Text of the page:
Villages & CastlesVillages & Castles

Emilia-Romagna for children: in Emilia between villages and castles

by /// October 13, 2023
Estimated reading time: 4 minutes

48 h

48 h




48 h

48 h




Ghosts, battles, romances and crimes. The villages and castles of Emilia represent an inexhaustible source of ancient stories, but also an excellent idea to spark the imagination of children and take them for a few hours into a distant and fascinating world.

So why not take the opportunity to organise a nice weekend away with the family? The child-friendly itinerary we propose leads you through the Parma and Piacenza area – famous for its numerous castles – to discover the legends that still hover among its medieval villages and fortresses.

We will then round off the trip with an immersion in prehistory by visiting a Neolithic village not far from Piacenza.


Torrechiara Castle

Langhirano (PR), Castello di Torrechiara | Ph. Miti74 via Shutterstock (solo per uso editoriale)
Langhirano (Parma), Torrechiara Castle | Ph. Miti74 via Shutterstock (for editorial use only)

The first stop on our itinerary for children in Emilia takes us to a castle whose unmistakable profile stands out against the backdrop of the foothills of Parma. Located in the town of Langhirano, Torrechiara Castle has dominated the surrounding valley since 1448, when Count Pier Maria II de’ Rossi ordered its construction.

While the castle once served to defend the territory, today it represents one of the best-preserved examples of fortified buildings in Italy.

However, the Torrechiara Castle was not built solely for defensive purposes. The Count also conceived it as a private residence that was meant to shelter his secret love with Bianca Pellegrini. Their liaison is celebrated in every corner of the fortress, which still preserves magnificent frescos.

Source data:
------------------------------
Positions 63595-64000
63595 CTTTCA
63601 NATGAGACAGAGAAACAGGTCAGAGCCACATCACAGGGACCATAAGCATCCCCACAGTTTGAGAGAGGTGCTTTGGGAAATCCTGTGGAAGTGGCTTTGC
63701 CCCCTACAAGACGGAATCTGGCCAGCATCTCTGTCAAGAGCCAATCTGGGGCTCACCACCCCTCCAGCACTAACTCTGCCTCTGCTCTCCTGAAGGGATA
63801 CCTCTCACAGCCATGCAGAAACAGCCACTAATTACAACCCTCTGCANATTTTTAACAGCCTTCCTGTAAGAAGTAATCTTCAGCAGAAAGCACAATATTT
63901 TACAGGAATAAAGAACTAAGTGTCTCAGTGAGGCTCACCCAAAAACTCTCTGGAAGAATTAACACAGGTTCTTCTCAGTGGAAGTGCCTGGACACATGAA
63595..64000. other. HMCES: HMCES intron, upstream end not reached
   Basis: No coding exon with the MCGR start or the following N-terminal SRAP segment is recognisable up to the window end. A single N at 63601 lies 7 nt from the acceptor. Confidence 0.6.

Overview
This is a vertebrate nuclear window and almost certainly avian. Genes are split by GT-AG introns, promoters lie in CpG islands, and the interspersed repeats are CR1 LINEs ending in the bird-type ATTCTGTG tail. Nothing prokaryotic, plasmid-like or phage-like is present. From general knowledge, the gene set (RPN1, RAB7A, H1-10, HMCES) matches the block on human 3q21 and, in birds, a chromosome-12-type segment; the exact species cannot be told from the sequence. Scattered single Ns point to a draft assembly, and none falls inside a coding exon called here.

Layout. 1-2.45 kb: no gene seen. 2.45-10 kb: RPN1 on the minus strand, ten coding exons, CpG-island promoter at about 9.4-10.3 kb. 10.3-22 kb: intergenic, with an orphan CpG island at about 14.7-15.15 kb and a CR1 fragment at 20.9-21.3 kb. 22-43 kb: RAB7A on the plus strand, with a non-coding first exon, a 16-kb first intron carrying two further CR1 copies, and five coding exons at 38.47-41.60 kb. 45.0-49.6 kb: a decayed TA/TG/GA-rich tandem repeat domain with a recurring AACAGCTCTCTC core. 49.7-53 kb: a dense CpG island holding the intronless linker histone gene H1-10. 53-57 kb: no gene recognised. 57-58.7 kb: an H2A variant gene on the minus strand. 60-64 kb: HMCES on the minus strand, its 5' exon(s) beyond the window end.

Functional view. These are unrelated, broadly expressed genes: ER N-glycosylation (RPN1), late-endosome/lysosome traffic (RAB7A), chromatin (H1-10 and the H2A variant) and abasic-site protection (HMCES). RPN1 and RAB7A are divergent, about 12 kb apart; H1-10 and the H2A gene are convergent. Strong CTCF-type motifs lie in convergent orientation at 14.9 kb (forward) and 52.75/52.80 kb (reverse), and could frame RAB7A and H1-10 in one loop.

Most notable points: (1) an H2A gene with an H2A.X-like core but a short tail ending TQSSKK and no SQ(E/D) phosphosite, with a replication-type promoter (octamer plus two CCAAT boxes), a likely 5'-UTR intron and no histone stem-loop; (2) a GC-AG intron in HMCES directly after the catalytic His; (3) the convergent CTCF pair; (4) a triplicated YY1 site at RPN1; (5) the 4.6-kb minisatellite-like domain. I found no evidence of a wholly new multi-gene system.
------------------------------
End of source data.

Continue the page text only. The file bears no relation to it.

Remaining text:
As you wander through the various rooms, you will discover vivid depictions of nature, fantastic animals and grotesques that will enchant the little ones. The highlight of the pictorial decoration, as well as the symbol of clandestine love, is to be found in the Camera d’Oro, the count’s bedroom frescoed by Benedetto Bembo, featuring the coats of arms of the two lovers.

Love is therefore the main theme of the visit to the castle. Yet, if you pay attention you will probably perceive a strange presence inside the fortress too. Indeed, legend has it that the ghost of Pier Maria II de’ Rossi still haunts these premises and wanders about in search of his beloved Bianca uttering the romantic motto ‘Nunc et semper’ (now and forever).

Rivalta Castle

Castello di Rivalta (PC)
Castello di Rivalta (Piacenza) | Ph. Naeblys, via Shutterstock (for editorial use only)

Torrechiara is not the only castle to be haunted buy ghostly presences. The Rivalta Castle also boasts its own ghost, who would give signals of his presence by alternately turning the lights in the rooms on and off.

We are in the town of Gazzola, surrounded by the Piacenza Trebbia Valley. Here stands a fully furnished stately residence, still today the home of the Zanardi Landi Counts, heirs of the noble Landi family that took possession of the castle in the 14th century.

The Rivalta estate includes not only the aforementioned castle – on which the so-called ‘torresino’ tower stands out – but also a charming medieval fortified village, whose buildings date back to the 13th to 17th century.